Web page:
Monday, November 06 2017
It's been two months since I posted a long awaited update on Tracy's progress. A lot has happened in that time so I already feel overdue to write again.
Firstly the not so good news, Tracy's tumour markers have continued to rise. Also part of the not so good news is that she has not yet started on the second drug (which could be part of the reason for the continued rise). For those that haven't read the previous blog update. The nirvana of treatments for Tracy right now is a combination of two drugs. This combintation had a 25% response rate in the trial compared to 10% for the single drug that Tracy has already started. Sounds like a good idea right? The downside is the cost, the second drug is $5000-$6000 per month as it is not PBS funded. However, we didn't realise this wasn't the only thing that needed considering.
One of Tracy's gorgeous young colleagues set up a GoFundMe page for Tracy. We had felt everyone had already done so much and didn't want to ask again but she stepped in, set it up and asked for Tracy's permission to press Publish. Her kindness and enthusiasm (not to mention effort) couldn't be wasted and so Tracy went ahead. We were blown away (AGAIN) by the amazing outpouring of generosity (AGAIN) from friends and family. Along with the money I had donated directly to Tracy we had almost enough money for her to have 3 months of treament (note: I'm starting to throw some good news bits in here so it doesn't get quite as heavy as the last post:-). We were so profoundly grateful and excited and all shades of things words can't describe. It's hard to explain what having hope restored feels like. We thought Tracy would be started on the treatment within weeks. Many phone calls back and forth with the nurses trying to make a plan (but not really getting far) led Tracy to her next oncologist appoint.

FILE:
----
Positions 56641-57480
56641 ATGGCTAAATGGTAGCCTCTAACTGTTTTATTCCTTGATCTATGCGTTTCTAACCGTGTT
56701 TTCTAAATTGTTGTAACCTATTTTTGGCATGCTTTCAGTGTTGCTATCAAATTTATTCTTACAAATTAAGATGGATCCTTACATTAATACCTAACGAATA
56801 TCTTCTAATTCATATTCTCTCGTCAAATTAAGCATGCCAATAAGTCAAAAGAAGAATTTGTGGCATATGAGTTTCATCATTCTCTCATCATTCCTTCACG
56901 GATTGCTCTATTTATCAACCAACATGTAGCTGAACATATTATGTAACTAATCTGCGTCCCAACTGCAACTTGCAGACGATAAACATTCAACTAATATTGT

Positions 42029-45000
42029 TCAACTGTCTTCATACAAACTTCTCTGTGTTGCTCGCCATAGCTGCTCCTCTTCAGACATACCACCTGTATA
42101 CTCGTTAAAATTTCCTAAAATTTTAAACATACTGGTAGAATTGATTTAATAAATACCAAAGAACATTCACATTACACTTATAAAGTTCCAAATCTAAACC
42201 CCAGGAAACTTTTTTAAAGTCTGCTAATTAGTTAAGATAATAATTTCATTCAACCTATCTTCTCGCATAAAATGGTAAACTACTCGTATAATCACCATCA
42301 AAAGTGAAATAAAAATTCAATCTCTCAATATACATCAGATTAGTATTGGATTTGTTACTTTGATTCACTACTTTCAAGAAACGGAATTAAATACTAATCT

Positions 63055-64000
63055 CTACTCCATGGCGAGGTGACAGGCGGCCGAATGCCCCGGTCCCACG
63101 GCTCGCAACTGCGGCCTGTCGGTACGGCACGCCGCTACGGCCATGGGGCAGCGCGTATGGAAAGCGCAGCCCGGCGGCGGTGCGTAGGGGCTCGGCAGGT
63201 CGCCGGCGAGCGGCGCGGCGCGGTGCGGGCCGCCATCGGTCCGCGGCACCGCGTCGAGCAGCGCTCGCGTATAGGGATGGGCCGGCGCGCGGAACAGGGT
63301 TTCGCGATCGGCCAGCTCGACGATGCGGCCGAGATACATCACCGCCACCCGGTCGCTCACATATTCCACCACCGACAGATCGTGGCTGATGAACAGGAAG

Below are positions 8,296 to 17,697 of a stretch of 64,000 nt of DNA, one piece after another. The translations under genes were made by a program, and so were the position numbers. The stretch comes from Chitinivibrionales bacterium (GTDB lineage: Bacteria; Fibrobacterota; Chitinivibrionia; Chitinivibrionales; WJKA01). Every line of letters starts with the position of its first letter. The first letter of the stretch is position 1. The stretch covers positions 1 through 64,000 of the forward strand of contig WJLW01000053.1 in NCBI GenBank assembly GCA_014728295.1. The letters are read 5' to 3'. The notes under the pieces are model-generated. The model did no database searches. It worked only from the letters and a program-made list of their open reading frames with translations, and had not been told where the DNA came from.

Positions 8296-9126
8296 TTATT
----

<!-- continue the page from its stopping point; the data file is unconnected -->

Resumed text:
Enter roadblock #1 - Tracy needed to have a barage of tests done, ECG, you name it, before she could even be prescribed the drug. Tracy had all the tests and passed ok. Phew!
Enter roadblock #2 - Tracy was told that unless she is sure she can fund 12 months of treatment she is better off staying on the single drug as it may not be effective, if she starts on the two, and then drops to the one on its own. Never saw that coming!
This, coupled with the rising tumour marker news delivered on the same day, made for a very tough appointment. Tracy was pretty low afterwards when I spoke to her. I wish I had been there with her. I would've done everything in my power to convince her and the oncologist that we would and could do the 12 months, whatever it takes, because I believe, that when you make a choice from a place of love, somehow the universe has your back, just like it has had all the way through until now. Help and hope often coming from unexpected places and in unexpected ways. And also, because I know, that if her cancer progresses further in the meantime, we can't undo that and I couldn't forgive myself if I hadn't done everything I could have. Needless to say I am booked in for her next oncologist appointment and will be having that discussion. I do trust Tracy's oncologist and know she must have faith in it being possible for Tracy to respond to the single, less expensive drug, but I just dont want Tracy to miss out on the best treatment plan unless it is totally unavoidable. By Tracy's next appointment we will have another round of tests to identify if she is is responding and that will also help her oncologist to determine likelihoods. At the same I am also watching Tracy's wellbeing from a more subjective angle and I am reminded of those months before her diagnosis, especially the month or two right before it. I always say I wish I knew then what I know now so I really want to make sure we do everything in our power, ask all the right questions, advocate for her and help give Tracy as much time as possible.